8 Portuguese men charged with fighting for Daesh in Syria

Eight Portuguese men suspected of fighting for Daesh in Syria have been charged in Portugal. (File/Wikipedia)
Short Url
Updated 18 December 2019

8 Portuguese men charged with fighting for Daesh in Syria

LISBON: Prosecutors in Portugal said Wednesday they were bringing terror charges against eight Portuguese men suspected of fighting for Daesh in Syria.
Prosecutors said in a statement the men were suspected of involvement in the 2012 kidnapping by the group of British war correspondent John Cantlie and Dutch photographer Jeroen Oerlemens.
The case was opened in 2013 after Portuguese authorities received information about the kidnappings from British authorities. Over the past six years investigators have traced the radicalization and movements of the men, the statement said.
They converted to Islam and joined Daesh, the statement said, and traveled to Syria with their wives and children.
They are accused of joining, supporting and recruiting on behalf of a terror organization.
Two of them are in Portugal and have been interrogated, the statement said. The whereabouts of the other six wasn’t known.


Italian who joined Daesh in Syria says she made ‘big mistake’

Updated 01 October 2020

Italian who joined Daesh in Syria says she made ‘big mistake’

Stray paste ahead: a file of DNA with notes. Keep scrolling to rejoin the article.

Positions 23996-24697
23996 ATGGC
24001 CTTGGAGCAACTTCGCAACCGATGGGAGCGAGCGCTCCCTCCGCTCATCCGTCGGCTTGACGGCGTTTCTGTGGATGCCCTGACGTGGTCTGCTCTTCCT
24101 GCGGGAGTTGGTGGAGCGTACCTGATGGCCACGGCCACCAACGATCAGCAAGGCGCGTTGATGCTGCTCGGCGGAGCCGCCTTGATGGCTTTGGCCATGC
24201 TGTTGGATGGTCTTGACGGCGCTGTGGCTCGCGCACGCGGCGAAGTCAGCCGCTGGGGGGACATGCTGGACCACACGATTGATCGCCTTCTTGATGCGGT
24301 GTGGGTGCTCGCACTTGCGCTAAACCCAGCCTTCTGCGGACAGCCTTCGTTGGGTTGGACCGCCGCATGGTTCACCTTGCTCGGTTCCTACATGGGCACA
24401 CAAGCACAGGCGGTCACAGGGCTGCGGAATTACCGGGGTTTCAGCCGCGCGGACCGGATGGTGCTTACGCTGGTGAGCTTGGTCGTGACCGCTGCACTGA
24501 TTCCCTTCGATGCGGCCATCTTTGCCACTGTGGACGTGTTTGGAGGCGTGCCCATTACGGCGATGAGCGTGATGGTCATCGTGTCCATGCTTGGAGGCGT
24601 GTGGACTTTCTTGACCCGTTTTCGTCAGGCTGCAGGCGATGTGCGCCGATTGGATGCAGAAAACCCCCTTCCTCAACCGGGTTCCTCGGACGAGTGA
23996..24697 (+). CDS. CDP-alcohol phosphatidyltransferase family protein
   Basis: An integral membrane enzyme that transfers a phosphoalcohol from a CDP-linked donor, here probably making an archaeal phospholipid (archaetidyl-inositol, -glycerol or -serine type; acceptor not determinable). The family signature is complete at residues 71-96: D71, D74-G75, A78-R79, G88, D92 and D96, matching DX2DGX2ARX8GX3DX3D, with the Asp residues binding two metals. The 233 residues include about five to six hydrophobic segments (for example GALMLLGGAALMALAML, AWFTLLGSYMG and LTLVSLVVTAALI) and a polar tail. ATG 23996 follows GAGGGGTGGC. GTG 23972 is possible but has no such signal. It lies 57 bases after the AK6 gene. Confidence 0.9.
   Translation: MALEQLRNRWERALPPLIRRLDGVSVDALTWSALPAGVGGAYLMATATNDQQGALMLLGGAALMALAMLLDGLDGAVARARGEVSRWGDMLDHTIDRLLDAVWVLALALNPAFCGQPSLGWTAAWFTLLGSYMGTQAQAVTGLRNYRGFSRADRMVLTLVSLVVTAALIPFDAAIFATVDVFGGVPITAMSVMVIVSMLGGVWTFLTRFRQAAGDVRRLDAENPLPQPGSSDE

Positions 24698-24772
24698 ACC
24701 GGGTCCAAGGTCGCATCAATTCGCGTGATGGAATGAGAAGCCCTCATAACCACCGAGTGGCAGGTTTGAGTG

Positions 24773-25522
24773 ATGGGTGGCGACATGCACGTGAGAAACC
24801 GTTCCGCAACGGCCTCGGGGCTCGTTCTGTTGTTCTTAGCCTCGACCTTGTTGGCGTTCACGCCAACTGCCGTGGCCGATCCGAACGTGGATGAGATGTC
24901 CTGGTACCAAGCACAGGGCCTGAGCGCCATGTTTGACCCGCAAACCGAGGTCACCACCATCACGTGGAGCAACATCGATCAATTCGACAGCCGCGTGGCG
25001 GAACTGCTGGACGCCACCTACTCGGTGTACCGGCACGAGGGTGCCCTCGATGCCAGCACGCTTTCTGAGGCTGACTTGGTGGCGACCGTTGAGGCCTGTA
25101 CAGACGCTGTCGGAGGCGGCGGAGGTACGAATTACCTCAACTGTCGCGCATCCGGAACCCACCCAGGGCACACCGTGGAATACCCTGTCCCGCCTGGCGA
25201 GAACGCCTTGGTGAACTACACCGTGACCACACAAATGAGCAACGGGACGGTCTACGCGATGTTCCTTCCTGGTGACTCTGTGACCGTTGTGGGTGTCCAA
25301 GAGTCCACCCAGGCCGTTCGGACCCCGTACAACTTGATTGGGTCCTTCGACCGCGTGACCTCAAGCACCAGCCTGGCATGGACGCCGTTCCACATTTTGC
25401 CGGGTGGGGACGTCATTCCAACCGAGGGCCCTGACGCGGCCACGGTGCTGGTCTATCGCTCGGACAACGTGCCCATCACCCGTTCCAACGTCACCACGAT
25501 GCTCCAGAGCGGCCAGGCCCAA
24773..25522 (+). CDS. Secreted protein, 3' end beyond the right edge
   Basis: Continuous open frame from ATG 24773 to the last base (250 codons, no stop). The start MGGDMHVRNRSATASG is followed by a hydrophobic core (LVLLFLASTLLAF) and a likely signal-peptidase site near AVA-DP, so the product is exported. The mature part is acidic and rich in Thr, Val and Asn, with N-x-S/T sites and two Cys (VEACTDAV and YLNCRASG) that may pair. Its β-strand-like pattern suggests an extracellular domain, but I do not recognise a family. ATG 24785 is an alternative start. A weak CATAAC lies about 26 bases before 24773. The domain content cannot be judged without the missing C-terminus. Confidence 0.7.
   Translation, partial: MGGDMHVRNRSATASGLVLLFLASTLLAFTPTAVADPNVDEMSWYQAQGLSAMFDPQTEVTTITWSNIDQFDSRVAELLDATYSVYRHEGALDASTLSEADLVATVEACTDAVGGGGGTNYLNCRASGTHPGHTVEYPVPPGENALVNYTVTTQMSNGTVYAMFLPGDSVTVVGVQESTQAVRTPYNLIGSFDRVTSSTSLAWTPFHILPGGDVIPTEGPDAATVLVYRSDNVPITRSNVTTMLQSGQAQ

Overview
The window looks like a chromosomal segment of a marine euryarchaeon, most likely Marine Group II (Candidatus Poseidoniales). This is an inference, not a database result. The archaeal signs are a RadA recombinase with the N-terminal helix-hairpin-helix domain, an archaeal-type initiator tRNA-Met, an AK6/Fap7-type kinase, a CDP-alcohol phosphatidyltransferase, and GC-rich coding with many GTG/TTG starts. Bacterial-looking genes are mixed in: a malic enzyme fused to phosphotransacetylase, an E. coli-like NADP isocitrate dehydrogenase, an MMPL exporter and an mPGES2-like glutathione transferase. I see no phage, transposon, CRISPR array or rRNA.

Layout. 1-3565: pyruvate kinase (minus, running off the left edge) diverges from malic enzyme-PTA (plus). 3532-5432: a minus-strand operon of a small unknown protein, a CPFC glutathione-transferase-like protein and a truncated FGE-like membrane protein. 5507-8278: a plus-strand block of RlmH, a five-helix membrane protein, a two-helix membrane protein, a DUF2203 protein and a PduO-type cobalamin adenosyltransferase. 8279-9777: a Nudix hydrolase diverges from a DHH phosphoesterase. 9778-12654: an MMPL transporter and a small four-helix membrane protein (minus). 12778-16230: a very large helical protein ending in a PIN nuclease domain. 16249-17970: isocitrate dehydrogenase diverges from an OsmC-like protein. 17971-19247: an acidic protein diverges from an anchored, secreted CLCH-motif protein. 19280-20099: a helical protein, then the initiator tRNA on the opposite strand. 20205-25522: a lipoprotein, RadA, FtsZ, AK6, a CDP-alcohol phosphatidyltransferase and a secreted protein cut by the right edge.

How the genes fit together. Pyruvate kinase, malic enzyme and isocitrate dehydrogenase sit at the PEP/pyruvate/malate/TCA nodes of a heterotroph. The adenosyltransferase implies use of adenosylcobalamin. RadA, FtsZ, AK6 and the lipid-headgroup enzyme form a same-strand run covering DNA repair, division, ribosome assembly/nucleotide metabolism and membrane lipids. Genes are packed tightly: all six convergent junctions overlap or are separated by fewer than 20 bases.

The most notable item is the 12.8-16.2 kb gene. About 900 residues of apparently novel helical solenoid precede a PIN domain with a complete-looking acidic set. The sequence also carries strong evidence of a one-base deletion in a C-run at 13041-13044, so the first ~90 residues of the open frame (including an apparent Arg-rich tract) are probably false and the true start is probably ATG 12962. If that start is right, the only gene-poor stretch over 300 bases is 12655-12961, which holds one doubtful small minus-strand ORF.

• Brignoli told magistrates that she is no longer radicalized and that her children had not been trained by Daesh
  • Brignoli said a factor in joining Daesh in Syria was that the family did not feel comfortable in their hometown of Bulciago

ROME: An Italian woman who in 2015 moved with her family to join Daesh in Syria, where she was arrested on terrorism charges and repatriated, has said she made “a big mistake.”

Daesh’s so-called caliphate “wasn’t the idyllic place we’d expected,” Alice Brignoli, 42, told Italian prosecutors after she was brought back home with her four children, who are being looked after by social services in Milan, where she is being detained.

Saying she still believes in Islam, Brignoli told magistrates that she is no longer radicalized and that her children had not been trained by Daesh.

But the Carabinieri, the Italian military police who located and arrested her in Al-Hawl camp in Syria, said she had played an “active role in teaching the children the cause of jihad.”

Magistrates showed her a photo of her eldest son, who was only 6 years old when they left Italy, holding a rifle.

Brignoli said a factor in joining Daesh in Syria was that the family did not feel comfortable in their hometown of Bulciago, north of Milan, because “we were teased for being Muslims.”

She added: “We believed we finally could truly live Islam (under Daesh). But it was an illusion. We’d expected to find an idyllic place for Muslims, with houses and schools, but we only found war.”

She said she is “happy” that her four children (the fourth was born in Syria a month ago) have returned to Italy and that they are well.

She added that her husband had fought for Daesh but died from an intestinal infection shortly before the birth of their last child.

Italian prosecutors are trying to find out more details about the organization of her trip to Syria, to check if there are people in the area where she previously lived who are providing assistance to aspiring fighters.